The District Court of Oregon held that taxpayers could not recover damages from the IRS for emotional distress due to its violations of an automatic stay while the taxpayers were under bankruptcy protection, reversing a decision of a U.S. bankruptcy court. According to the district court, sovereign immunity barred the taxpayers' claim.
Facts: In 2012, Jonathan and Cheryl Hunsaker filed for Chapter 13 bankruptcy protection, creating an automatic stay that blocked creditors' collection efforts. Despite the stay, the IRS sent four collection notices to the Hunsakers, who claimed the notices caused them emotional distress. The taxpayers filed suit with the bankruptcy court and were awarded emotional distress damages of $4,000 plus attorneys' fees (see "Tax Matters: Damages Awarded to Taxpayers for IRS Violation of Bankruptcy Stay," JofA, April 2016). The IRS appealed the decision to the District Court for Oregon.
Issues: Under U.S. bankruptcy laws, debtors are protected from creditor collection efforts by an automatic stay that becomes effective immediately upon the filing of a bankruptcy petition. If an individual is injured by a creditor's willful violation of a stay, the individual is entitled to recover actual damages, including costs and attorneys' fees, and possibly punitive damages. In Dawson v. Washington Mutual Bank, 390 F.3d 1139 (9th Cir. 2004), actual damages included damages for emotional distress.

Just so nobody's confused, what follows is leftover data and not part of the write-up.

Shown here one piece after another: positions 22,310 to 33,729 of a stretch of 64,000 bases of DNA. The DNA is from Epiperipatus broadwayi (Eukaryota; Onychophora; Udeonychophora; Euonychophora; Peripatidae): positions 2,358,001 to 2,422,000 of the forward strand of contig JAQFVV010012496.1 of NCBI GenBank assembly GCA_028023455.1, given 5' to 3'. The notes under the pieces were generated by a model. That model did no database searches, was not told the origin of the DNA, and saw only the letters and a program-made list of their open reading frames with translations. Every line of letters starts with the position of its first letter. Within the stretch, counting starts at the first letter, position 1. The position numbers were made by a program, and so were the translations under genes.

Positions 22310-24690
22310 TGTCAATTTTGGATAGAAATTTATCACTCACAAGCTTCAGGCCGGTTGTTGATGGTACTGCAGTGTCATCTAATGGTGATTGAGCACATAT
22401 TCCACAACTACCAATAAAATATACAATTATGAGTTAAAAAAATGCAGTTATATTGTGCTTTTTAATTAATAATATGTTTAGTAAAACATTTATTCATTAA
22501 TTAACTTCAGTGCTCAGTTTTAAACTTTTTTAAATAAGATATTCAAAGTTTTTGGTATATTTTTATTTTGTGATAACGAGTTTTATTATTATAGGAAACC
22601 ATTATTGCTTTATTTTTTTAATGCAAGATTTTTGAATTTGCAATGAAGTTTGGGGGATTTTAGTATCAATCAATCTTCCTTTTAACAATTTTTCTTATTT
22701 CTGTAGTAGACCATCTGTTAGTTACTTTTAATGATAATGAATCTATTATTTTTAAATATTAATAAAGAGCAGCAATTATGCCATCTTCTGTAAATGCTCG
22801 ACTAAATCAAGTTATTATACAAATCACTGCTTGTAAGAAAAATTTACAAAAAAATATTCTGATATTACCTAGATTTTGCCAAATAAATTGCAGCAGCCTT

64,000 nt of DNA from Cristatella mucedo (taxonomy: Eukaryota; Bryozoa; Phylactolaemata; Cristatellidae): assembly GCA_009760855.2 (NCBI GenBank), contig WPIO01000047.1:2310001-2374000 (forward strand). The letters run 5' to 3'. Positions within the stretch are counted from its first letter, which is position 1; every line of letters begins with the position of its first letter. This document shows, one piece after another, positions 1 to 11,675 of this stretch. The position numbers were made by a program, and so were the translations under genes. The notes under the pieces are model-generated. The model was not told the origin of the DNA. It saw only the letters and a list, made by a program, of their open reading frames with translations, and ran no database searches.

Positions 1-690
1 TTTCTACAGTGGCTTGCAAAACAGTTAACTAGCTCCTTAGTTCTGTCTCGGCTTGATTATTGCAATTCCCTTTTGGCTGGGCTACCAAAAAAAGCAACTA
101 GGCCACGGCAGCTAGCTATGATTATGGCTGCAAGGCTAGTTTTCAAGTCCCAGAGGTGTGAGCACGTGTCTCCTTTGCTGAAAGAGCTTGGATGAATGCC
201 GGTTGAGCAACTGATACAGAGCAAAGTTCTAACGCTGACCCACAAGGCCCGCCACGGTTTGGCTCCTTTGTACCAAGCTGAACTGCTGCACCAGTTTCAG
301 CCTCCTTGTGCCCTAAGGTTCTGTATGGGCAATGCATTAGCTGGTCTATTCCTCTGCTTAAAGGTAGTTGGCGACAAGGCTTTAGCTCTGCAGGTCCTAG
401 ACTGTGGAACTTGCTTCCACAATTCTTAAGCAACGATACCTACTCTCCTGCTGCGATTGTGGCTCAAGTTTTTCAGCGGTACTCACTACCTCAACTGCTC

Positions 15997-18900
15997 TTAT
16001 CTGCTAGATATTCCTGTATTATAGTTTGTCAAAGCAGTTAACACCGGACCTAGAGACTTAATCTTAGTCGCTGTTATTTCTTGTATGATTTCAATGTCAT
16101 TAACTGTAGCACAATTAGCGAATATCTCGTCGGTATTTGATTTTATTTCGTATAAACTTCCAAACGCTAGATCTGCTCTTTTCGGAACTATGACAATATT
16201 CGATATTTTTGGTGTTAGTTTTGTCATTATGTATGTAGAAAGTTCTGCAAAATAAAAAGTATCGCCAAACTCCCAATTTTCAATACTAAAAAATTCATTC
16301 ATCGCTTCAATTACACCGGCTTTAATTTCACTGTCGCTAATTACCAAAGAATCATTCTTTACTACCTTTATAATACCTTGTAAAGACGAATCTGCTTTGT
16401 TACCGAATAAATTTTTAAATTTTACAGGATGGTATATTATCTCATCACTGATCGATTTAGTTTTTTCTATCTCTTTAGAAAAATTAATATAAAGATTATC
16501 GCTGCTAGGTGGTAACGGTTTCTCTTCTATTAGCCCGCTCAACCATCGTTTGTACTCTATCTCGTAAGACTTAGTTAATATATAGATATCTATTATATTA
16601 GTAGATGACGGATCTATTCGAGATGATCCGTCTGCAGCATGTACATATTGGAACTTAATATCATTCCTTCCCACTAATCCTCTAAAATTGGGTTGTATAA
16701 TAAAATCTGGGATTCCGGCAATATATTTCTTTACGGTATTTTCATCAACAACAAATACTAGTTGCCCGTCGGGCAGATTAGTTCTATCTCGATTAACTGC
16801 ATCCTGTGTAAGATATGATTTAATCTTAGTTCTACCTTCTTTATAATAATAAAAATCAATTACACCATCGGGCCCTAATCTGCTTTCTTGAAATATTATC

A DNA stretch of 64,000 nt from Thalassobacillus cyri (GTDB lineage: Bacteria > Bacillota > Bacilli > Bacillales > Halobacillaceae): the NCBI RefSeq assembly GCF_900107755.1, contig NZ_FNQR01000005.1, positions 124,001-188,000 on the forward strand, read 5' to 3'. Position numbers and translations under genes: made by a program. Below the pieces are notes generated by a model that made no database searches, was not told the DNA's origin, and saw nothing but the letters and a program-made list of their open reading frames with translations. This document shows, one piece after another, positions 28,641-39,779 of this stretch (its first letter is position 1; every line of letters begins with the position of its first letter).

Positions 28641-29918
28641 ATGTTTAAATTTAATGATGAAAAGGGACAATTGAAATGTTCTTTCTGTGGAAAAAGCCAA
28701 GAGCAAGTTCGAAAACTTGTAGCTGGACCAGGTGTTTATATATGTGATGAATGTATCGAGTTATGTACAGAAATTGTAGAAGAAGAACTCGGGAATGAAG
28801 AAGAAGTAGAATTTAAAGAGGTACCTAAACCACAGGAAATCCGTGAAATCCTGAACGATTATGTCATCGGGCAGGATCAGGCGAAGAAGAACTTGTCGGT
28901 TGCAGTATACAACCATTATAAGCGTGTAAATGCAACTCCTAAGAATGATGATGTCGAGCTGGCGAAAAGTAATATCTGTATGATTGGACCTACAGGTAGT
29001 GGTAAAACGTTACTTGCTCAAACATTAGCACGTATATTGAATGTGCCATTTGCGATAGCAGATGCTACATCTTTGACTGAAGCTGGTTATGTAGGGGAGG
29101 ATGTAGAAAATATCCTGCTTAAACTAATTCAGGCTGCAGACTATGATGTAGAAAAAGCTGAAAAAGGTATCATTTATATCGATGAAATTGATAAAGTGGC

The doctrine of sovereign immunity can protect the federal government from litigation; however, 11 U.S.C. Section 106 waives sovereign immunity for awards of compensatory damages related to violations of automatic stays under federal bankruptcy laws. The Supreme Court has held that the waiver of sovereign immunity for actual damages does not include emotional distress damages under a different federal law, the Privacy Act (Federal Aviation Administration v. Cooper, 132 S. Ct. 1441 (2012)).
The Hunsakers argued that actual damages include emotional distress damages and, as a result, sovereign immunity is waived for emotional distress damages. The IRS argued that the taxpayers are not entitled to damages because 11 U.S.C. Section 106 does not explicitly waive sovereign immunity for emotional distress damages.
Holding: The court agreed with the IRS and held that the Hunsakers were not entitled to emotional distress damages because sovereign immunity prevents such claims for violations of federal bankruptcy laws. According to the court, sovereign immunity is waived only for those damages that are explicitly waived by the applicable law, and federal bankruptcy law is ambiguous regarding whether sovereign immunity is waived for a claim for emotional distress damages. Thus, sovereign immunity barred the taxpayers' claim. The court also held that the holding in Dawson v. Washington Mutual Bank was not relevant in this case because that case involved two private parties, and thus the issue of sovereign immunity did not apply.
- Hunsaker, No. 6:16-cv-00386-MC (D. Or. 10/20/16), rev'g No. 12-64782-fra13 (Bankr. Or. 1/13/16)
—By Charles J. Reichert, CPA, instructor of accounting, University of Minnesota—Duluth.